(adsbygoogle = window.adsbygoogle || []).push({}); 1. The problem statement, all variables and given/known data

See picture for clarity.

There are 2 infinite wires carrying a current i, one wire does it in the upward direction and the other wire in the downward direction. They are separated by a distance L+2d.

Between them lies a circuit such that the part that moves with a velocity v upward has a resistance R and the rest of the circuit has a negligible resistance.

1)Calculate the induced current through the rod moving at constant velocity v.

2)Calculate the force needed to maintain the constant velocity. (applied by an external agent)

3)The work done by the external agent by unit of time.

2. Relevant equations

None given.

3. The attempt at a solution

First I calculated the magnetic field between the 2 wires. I used Ampere's law. I reached [tex]B=\frac{\mu _0 I}{2\pi r}+\frac{\mu _0 I}{2\pi (L+2d-r)}[/tex], pointing into the sheet.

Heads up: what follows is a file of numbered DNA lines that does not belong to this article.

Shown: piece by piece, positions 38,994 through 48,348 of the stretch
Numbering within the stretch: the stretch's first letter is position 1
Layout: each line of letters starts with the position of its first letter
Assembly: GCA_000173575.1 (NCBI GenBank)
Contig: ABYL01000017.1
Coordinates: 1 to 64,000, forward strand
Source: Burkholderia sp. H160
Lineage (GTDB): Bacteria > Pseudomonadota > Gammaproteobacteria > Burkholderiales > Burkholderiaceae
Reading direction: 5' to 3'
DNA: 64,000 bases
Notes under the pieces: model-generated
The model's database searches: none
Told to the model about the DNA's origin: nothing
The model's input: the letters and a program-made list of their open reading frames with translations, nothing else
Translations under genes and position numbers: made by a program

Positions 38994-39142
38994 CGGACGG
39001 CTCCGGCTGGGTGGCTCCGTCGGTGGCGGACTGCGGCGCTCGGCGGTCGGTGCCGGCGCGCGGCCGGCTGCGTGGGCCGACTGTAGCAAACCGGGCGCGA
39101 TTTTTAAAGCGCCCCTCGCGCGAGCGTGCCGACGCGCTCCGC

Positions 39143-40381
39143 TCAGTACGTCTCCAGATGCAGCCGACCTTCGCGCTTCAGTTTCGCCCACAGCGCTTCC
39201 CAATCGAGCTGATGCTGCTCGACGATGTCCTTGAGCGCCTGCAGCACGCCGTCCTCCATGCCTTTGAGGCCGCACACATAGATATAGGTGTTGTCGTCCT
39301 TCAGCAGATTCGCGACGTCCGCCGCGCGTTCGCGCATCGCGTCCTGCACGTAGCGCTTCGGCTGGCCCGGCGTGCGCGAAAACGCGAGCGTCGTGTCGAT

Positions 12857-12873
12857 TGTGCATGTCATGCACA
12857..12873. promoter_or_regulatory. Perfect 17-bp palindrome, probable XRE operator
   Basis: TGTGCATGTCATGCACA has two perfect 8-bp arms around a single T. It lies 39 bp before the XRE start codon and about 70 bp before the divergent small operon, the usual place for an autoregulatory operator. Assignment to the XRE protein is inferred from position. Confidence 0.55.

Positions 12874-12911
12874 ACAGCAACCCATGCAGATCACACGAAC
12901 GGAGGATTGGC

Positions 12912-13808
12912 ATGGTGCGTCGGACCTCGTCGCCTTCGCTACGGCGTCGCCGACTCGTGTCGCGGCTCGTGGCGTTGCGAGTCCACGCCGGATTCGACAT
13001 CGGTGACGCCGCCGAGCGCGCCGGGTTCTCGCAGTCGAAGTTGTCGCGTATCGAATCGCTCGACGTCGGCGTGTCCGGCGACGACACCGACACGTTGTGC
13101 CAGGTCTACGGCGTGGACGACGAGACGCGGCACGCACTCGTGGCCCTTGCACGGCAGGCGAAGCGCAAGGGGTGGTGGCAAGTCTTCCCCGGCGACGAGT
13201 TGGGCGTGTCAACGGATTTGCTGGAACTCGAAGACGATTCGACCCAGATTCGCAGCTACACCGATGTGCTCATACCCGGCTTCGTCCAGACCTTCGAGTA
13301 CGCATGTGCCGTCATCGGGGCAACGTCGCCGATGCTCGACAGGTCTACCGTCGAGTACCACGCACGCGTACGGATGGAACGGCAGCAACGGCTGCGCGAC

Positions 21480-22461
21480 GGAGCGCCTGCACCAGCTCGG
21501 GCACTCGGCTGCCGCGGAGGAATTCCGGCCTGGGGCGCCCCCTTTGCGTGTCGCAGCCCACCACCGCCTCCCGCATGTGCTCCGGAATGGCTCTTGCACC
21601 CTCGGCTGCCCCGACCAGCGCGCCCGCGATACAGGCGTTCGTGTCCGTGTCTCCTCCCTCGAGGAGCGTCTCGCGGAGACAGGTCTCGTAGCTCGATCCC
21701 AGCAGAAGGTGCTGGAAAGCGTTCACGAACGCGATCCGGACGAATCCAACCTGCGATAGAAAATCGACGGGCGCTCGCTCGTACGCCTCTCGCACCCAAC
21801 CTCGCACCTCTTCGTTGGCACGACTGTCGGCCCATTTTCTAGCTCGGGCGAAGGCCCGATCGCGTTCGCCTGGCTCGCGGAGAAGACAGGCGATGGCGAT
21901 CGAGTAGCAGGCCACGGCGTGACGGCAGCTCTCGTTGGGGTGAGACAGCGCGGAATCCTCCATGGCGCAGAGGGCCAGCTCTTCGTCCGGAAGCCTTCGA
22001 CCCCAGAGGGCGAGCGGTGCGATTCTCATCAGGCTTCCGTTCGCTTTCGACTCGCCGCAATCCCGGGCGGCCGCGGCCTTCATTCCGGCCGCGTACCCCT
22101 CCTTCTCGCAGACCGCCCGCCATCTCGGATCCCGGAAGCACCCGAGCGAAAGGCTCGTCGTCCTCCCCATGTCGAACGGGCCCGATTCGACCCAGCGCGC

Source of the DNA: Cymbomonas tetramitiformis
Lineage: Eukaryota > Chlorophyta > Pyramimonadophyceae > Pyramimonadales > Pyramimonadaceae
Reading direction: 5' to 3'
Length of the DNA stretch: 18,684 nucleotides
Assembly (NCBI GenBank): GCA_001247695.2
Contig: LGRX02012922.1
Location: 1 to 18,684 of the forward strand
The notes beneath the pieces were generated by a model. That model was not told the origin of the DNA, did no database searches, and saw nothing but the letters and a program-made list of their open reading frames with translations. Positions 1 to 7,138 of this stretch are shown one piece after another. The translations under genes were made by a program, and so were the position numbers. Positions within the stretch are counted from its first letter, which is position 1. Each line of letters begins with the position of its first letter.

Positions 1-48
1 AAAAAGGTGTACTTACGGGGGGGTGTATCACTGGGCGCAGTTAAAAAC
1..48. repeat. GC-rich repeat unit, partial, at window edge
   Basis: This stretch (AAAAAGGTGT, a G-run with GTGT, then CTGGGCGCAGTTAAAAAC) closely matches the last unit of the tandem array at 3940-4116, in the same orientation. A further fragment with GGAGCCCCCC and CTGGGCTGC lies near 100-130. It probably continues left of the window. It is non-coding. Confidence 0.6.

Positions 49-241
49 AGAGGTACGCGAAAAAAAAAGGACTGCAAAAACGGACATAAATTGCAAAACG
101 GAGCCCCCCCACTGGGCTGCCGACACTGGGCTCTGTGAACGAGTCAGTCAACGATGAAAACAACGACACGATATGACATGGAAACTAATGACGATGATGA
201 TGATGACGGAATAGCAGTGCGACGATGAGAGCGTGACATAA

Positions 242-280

Now [tex]V=RI\Rightarrow I=\frac{V}{R}=-\frac{d\Phi _B}{dt}\cdot \frac{1}{R}[/tex].

So I must find [tex]\frac{d \Phi _B}{dt}[/tex].

First, I'm looking for [tex]\Phi _B[/tex].

I believe that [tex]\Phi _B = A\cdot B_{\text{enclosed}}[/tex].

So I integrated the expression I had found of B from d to L-d, which gave me [tex]B_{\text{enclosed}}=\frac{\mu _0 I}{2\pi r}\left [ \ln \left ( \frac{L-d}{d} \right) + \ln \left ( \frac{d+L}{3d} \right ) \right ][/tex].

Then [tex]\frac{d \Phi _B}{dt}=LvB_{\text{enclosed}}[/tex], thus [tex]I=-\frac{Lv B_{\text{enclosed}}}{R}[/tex].

It was so messy to calculate, I'm sure at 99.9999999999% I've made at least an error...

Could someone confirm it? Or at least tell me if my reasoning was right.

Thanks in advance.

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# Homework Help: Induced emf in a wire hard mathematically

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